More fleets using elogs to lift CSA scores

More fleets are using electronic driver logs (elogs) to improve CSA scores, Transport Topics reports. The article highlights the results from Transport Capital Partners’ recent Business Expectations Survey that found 34.6% of carriers are using elogs on all of their trucks with an additional 68.1% either testing or using elogs on some of their trucks. TCP Partner Richard Mikes says that the federal Compliance, Safety Accountability ratings program is “one of the drivers” behind the increase in electronic log usage.

The article also discusses how elogs represent a “huge opportunity” for carriers to lower the CSA violations. Additionally, these on-board devices allow carriers to monitor speed and other measurable that help improve operations. Read the full article to learn more about the shift towards electronic logs and carriers concerns for CSA scores.

Are you the owner or executive of a trucking company who is interested in contributing to the next Business Expectations Survey? Click here to learn more.

Survey Finds Split Reaction to 2010 Engines

Transport Capital Partners’ First Quarter 2013 Business Expectations Survey found split reactions to the fuel economy and maintenance costs of 2010 engines versus 2007 engines reports FleetOwner.com. Over half of the carriers surveyed have seen fuel economy improve with 2010 engines, but 40% say that there has been no change. There was an even larger discrepancy between large carriers (over $25 million) and small carriers.

“Carriers differ in their measurement systems and tracking procedures, but the real story here is that very few carriers have seen a decline in fuel economy with the 2010 engines,” said Steven Dutro, TCP partner. “Most of the carriers we talk to have reported overall improvement in mpg in recent years from a combination of technology and training efforts.”

Read the full article.

Varied Feedback on Fuel Economy & Maintenance of 2010 Engines

A recent article by Commercial Carrier Journal discusses the varied feedback from carriers on the fuel economy and maintenance costs of 2010 engines versus 2007 engines. The feedback is from Transport Capital Partners’ First Quarter 2013 Business Expectations Survey. The survey, which launched in the summer of 2007, provides  forward-looking guidance from industry leaders through both sides of the economic cycle. Learn more about TCP’s Business Expectations Survey.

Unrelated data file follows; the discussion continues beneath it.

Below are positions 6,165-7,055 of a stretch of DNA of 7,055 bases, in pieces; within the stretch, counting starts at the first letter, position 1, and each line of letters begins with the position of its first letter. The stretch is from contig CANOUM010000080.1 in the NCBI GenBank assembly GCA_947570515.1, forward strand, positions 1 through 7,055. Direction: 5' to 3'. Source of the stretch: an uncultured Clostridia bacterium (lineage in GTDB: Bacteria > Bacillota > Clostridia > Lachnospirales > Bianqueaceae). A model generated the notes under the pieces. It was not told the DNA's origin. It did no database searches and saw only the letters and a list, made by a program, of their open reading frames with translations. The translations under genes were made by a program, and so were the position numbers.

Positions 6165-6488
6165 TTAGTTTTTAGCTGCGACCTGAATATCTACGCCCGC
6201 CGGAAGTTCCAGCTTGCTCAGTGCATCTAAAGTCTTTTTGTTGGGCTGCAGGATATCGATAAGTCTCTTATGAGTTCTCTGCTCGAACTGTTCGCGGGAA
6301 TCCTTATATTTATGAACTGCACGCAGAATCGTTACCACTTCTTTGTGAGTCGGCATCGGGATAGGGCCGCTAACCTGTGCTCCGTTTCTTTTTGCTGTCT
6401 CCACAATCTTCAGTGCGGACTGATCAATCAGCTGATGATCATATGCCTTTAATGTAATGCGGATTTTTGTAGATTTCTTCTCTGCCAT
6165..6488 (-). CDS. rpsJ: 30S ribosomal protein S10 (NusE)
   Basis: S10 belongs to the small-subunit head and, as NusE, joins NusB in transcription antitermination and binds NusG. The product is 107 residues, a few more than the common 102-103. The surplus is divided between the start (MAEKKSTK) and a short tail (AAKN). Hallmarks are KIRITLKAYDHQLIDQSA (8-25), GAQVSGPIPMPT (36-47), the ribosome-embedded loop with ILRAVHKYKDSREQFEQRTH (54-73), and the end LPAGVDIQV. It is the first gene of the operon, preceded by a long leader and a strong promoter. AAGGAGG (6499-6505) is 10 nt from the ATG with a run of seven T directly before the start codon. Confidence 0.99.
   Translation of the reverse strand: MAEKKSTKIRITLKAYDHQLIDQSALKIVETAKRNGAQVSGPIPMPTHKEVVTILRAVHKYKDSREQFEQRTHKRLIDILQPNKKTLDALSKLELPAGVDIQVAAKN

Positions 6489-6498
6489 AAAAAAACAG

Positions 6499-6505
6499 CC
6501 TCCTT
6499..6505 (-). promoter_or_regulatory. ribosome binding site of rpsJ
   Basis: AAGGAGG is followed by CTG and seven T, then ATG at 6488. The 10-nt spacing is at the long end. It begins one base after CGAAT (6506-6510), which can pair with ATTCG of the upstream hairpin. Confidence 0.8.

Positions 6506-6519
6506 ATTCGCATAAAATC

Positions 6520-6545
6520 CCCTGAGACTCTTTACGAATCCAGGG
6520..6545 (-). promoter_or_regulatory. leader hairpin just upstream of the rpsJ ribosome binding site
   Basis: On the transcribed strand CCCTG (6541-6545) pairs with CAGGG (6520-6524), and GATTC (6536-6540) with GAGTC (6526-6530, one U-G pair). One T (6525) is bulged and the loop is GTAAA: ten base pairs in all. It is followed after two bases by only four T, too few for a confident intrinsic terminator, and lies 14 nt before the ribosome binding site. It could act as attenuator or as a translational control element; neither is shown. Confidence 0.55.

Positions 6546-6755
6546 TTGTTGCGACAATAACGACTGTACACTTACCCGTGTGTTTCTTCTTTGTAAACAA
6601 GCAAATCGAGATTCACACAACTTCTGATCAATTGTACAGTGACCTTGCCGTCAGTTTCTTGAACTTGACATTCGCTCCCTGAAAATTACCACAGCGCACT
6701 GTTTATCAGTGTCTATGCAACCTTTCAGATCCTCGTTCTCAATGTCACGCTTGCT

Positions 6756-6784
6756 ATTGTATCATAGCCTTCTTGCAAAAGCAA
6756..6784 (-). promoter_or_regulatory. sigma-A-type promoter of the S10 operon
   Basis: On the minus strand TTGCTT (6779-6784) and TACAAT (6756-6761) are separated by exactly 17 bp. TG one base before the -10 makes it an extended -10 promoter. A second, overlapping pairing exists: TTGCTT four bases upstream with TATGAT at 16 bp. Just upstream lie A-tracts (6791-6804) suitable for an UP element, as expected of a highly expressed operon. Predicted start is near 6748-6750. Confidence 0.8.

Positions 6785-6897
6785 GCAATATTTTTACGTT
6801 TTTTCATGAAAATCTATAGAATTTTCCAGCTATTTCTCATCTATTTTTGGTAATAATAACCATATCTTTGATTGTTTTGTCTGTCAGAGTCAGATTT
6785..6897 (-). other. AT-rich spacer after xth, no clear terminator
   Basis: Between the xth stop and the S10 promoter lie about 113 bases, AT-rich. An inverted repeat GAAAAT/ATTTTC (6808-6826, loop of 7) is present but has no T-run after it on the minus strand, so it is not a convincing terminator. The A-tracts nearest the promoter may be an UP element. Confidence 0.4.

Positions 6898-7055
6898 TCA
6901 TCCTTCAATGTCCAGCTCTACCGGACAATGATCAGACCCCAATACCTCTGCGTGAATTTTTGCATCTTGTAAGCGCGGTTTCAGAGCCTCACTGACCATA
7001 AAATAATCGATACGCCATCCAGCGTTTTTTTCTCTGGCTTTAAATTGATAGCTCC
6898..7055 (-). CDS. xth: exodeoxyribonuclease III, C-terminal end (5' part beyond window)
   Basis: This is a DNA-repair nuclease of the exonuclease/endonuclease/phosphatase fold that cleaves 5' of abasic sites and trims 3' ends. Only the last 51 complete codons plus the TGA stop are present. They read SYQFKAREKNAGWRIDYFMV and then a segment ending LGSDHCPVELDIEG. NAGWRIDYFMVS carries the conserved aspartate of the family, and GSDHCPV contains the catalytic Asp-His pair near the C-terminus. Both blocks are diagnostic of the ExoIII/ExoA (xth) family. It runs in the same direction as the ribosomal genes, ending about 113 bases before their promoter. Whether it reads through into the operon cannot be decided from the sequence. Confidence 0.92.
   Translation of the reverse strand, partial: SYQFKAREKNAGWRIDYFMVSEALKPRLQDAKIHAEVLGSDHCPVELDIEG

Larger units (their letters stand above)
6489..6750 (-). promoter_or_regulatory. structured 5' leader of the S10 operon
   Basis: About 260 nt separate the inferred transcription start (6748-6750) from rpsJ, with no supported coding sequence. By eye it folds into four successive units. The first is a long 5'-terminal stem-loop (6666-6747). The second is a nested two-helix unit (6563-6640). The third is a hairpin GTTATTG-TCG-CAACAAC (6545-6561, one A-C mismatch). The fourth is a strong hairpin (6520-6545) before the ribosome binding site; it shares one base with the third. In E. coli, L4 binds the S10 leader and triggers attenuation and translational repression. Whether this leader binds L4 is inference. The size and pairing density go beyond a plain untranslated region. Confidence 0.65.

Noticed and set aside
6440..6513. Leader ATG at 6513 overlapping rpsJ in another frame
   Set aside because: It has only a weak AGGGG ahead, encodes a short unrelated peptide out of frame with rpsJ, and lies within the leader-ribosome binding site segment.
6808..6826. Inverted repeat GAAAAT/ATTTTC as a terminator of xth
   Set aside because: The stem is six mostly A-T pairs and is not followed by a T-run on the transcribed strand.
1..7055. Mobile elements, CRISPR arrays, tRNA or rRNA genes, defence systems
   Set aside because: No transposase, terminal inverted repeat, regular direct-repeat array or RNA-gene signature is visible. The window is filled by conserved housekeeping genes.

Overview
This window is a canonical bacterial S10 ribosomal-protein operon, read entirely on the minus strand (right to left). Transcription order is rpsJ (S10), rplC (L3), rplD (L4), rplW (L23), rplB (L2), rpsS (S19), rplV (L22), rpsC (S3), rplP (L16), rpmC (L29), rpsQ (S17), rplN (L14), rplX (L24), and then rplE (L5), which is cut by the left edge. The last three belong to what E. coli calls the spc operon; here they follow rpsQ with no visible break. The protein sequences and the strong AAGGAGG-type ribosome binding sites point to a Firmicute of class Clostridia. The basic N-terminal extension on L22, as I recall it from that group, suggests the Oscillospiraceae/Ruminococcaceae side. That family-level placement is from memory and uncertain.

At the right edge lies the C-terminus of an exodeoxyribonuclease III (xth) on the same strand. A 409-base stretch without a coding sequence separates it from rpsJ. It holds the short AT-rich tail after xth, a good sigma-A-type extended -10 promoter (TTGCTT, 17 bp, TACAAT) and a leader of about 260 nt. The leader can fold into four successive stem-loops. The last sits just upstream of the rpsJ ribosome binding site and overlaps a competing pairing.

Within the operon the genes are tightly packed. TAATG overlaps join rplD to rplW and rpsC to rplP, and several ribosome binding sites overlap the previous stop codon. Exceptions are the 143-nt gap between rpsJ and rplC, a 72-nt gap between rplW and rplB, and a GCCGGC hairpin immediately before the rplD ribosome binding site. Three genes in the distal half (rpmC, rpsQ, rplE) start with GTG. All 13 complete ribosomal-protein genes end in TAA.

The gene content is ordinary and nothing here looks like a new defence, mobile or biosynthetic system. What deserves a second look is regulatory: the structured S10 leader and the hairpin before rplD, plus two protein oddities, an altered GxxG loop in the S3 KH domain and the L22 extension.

Click here to read the full article and learn more about carriers’ opinions of the 2010 engines.

Mixed Results on 2010 Engines from Truckers

There are mixed results from truckers on the new 2010 engines versus 2007 engines. TheTrucker.com shares findings from Transport Capital Partners’ first-quarter 2013 Business Expectations Survey. Over half of the carriers surveyed say that fuel economy has improved with new engines, but almost 40% report that there has been no change.

“Carriers differ in their measurement systems and tracking procedures, but the real story here is that very few carriers have seen a decline in fuel economy with the 2010 engines. Most of the carriers we talk to have reported overall improvement in miles per gallon in recent years from a combination of technology and training efforts,” states Steven Dutro, TCP Partner.

Read the full article to learn more.

Would you like to share your experiences and expectations with others in the industry? Click here is you are a trucking company executive or owner interested in participating in the next survey.

 

Mixed Reports from Carriers on 2010 Engines

Carrier feedback on 2010 engine performance is mixed according to TruckingInfo.com. Almost half of the carriers surveyed in Transport Capital Partners’ First Quarter Business Expectations Survey report improved fuel economy, but forty percent state that there has been no change. Nearly 60% of large carriers (more than $25 million in revenue) say fuel economy has improved, compared to only 32% of small carriers. “The differences in these responses may simply represent differences in measurement and tracking,” says Richard Mikes, TCP Partner. “Significantly, very few carriers report lower maintenance costs for the 2010 engines, and the majority of carriers we know say these costs have increased.” Read the full article by clicking here.